Students in East Hanover, N.J., have a new way to fight back against an age-old tormentor — the school yard bully: Report him — or her — to the sheriff, says the Newark Star-Ledger. As part of a statewide crackdown spurred by the legislature, many schools began the fall session by tackling their bullying problems in new ways. In East Hanover, children can bypass the principal's office and go straight to law enforcement — reporting school bullies to a CrimeStoppers program run by the county sheriff's office.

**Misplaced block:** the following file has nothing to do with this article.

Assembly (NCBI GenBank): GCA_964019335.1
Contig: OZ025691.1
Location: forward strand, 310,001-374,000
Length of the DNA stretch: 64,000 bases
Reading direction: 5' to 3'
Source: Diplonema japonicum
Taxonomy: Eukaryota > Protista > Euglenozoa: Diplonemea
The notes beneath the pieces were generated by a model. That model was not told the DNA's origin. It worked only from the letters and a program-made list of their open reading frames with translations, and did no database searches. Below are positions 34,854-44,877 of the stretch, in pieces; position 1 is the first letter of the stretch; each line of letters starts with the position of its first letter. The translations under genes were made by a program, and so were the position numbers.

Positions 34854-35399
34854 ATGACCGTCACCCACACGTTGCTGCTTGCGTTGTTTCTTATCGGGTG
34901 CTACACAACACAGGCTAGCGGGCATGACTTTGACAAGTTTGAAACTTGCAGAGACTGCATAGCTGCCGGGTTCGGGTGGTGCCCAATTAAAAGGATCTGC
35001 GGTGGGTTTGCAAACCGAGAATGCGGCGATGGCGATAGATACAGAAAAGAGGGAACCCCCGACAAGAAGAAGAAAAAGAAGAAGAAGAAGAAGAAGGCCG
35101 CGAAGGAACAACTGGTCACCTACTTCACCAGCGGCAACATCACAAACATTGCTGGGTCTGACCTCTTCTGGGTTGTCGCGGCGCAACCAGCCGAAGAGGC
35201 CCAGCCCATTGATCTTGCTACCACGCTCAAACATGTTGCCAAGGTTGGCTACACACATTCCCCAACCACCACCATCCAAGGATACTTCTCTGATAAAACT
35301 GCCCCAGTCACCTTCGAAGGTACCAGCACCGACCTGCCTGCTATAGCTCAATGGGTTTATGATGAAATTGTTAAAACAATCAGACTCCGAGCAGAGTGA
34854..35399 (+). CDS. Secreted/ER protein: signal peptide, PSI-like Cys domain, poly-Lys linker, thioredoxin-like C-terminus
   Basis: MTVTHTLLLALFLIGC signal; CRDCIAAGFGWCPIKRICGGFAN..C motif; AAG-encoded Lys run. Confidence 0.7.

At Liberty Middle School in West Orange, students can use a small mailbox in the hallway to leave a note if they think a classmate may have bullied another. In the North Hunterdon-Voorhees Regional High School District, a “harassment, intimidation and bullying” form is available online for anyone — students, staff members or others — to report an incident of suspected bullying. After the high-profile suicide of a former Rutgers University freshman last year, and other well-publicized student suicides, the issue of bullying in schools has become a national concern. Anti-bullying ad campaigns have sprung up. The “It Gets Better Project,” started to support gay and lesbian youth — who are frequent bullying victims — created a series of online videos. States, including New Jersey, began addressing the issue legislatively. A new state law, called the “Anti-Bullying Bill of Rights,” requires school officials to combat incidents of harassment, intimidation and bullying. Included are those that occur off school grounds — even online — if they “substantially disrupt or interfere with the orderly operation of the school or the rights of other students.”